San Daniele prosciutto: Perna perexuctus

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My interest in prosciutto crudo di San Daniele or San Daniele prosciutto was first kindled by an ageing Italian diplomat. I was staying with some friends in Tuscany and on the lunch table was a large plate of prosciutto crudo (the word prosciutto is derived from the Latin perexuctus meaning 'deprived of all liquid'). This type of ham is generally, and often incorrectly, referred to as 'Parma' ham. An erroneous name if used to indicate a style, when in fact it proudly expresses the location of its origin and both Parma and prosciutto crudo di San Daniele have protected status "denominazione di origine protetta (DOP)" under both national and European legislation Note 1Origin labelled products
Various laws enacted in both Italy and the European Community protect the rights of certain producers to label their products with the origin of their produce. As with wine, many gastronomic products are increasingly resorting to legislation to protect their manufacture from the invasion of counterfeits which, if not cheaper are at least produced more cheaply. So it is with Parmiggiano Reggiano, prosciutto crudo, and olive oil. The European Community is committed to OLPs (Origin labelled products) compatible with ‘humanity, innovation and sustainability’ but not compatible with my idea of how to spell ‘labelled’ which they refer to as ‘labbelled’. The invocation of the origin phenomenon resides at the highest courts and may turn up in the oddest places claiming every kind of legal sanction and protection. o-nly a few years ago the Consorzio del Prosciutto di Parma lodged a complaint pursuant to Article 4 of the Trade Barrier Regulation (TBR) in order to eliminate certain alleged Canadian trade practices, which adversely affect its exports of Prosciutto di Parma to Canada. The important legislation they cited included Articles 10bis and 10ter of the Paris Convention for the Protection of Industrial Property; - Article 22 of the WTO Agreement o-n Trade Related Aspects of Intellectual Property Rights (TRIPS); - Article XI.1 of the GATT 1994.

In 1990, the Italian parliament passed a new law – no. 30 dated 14 February 1990 – safeguarding San Daniele prosciutto. This is the legislative instrument that currently disciplines San Daniele prosciutto and o-n the basis of which, through EC regulation no. 1017/96 dated 12 June 1992, the European Union registered the DOP (‘denominazione di origine protetta’, or ‘protected designation of origin’) label for San Daniele prosciutto, in accordance with EEC reg. no. 2081/92, which establishes community-level protection for ‘denominazione di origine’-label agricultural and food products. A decree from the Italian Ministry of Agricultural and Forestry Policy dated 26 April 2002 delegated to the Consorzio the protection of Prosciutto di San Daniele, partly in compliance with article 14, paragraph 15, of Italian Law no. 526, dated 21 December 1999. This ministerial decree renewed recognition of the Consorzio by the Italian State in compliance with a regulation that in 2000 reorganised the entire field of protection consortia for DOP and IGP products in Italy. Currently, the designation of origin is protected by the Italian State in relation to Italy’s administrative infrastructure (the organisation of consortia, sanctions and so o-n). It is also defended by the European Union, which lays down the requirements for the regulation and monitoring of ham production within the framework of the strategies for promoting agricultural and agri-food products o-n which the European Union has based part of the new Common Agricultural Policy (CAP).As an additional example, ‘Parmiggiano Reggiano’ has been registered as a Protected Designation of Origin (PDO) since 1996.. Anyway, said diplomat remarked (somewhat undiplomatically, I thought) that whilst Parma ham was OK as far as it went nothing could compare with "prosciutto crudo di San Daniele tagliato al mano". His face took on the expression of one who had attained some ineffable gratification in an exotic land. My gaze wandered over to my hostess to see if she had understood that she had been accused of being a duffer but she seemed not the least bit put out feigning (I presumed) an interest in this recondite revelation.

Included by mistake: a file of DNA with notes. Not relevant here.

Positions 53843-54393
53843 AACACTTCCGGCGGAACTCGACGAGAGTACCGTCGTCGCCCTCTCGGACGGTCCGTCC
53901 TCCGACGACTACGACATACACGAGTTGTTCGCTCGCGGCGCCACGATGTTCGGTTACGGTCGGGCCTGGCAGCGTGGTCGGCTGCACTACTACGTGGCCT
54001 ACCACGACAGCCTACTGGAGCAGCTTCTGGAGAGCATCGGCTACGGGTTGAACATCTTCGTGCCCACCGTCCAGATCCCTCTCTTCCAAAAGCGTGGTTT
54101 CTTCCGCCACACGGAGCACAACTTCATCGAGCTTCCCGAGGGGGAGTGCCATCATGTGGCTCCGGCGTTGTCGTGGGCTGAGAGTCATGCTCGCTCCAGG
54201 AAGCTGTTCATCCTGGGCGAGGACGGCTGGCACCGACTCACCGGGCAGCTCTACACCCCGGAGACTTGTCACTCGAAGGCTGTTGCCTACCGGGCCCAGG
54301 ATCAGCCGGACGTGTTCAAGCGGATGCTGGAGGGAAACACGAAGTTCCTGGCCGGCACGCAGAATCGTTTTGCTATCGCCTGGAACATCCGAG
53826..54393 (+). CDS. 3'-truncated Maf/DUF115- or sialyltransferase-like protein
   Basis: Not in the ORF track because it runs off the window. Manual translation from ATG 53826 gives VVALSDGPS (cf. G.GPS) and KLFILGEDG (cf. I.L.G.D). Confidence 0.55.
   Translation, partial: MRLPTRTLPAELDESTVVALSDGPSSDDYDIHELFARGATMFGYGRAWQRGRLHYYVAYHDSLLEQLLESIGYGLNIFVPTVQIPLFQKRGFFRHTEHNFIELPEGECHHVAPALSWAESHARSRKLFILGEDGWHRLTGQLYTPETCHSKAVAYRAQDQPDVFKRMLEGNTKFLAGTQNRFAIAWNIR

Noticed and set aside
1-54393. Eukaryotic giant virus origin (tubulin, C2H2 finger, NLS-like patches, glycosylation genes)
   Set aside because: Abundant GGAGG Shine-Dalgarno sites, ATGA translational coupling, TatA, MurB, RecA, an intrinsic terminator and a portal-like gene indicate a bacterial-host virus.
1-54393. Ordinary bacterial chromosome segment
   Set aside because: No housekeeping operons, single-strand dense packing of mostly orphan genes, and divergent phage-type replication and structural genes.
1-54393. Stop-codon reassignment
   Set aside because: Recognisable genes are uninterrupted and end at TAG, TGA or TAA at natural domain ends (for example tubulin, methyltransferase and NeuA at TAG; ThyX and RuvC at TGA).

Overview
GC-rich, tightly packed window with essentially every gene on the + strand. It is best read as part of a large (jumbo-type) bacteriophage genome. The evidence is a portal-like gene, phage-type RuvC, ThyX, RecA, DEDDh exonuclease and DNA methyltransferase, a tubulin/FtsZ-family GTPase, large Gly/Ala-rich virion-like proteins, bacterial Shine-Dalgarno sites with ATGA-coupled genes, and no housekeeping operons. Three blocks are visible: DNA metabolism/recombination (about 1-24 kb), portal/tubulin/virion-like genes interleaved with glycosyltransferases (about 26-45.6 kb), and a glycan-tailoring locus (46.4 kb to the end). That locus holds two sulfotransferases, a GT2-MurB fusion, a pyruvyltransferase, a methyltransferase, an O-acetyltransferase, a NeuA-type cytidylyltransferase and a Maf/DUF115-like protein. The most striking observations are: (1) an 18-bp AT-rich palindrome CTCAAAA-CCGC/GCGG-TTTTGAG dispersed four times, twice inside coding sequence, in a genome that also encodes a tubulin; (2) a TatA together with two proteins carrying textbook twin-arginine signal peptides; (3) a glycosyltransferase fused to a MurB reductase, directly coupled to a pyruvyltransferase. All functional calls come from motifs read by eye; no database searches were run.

Shortly after this I came across a reference to the history of ham-making in San Daniele and remembering the diplomat’s ethereal visage when mentioning its ham I persevered with an article I might otherwise have confined to my shoe-cleaning box (which is where I kept all my newspapers in those days). Apparently, it was the Celts, who descended from the mountains above Friuli, who first made use of salt to conserve pork which they consumed in large quantities perhaps as early as 200-300 years BC.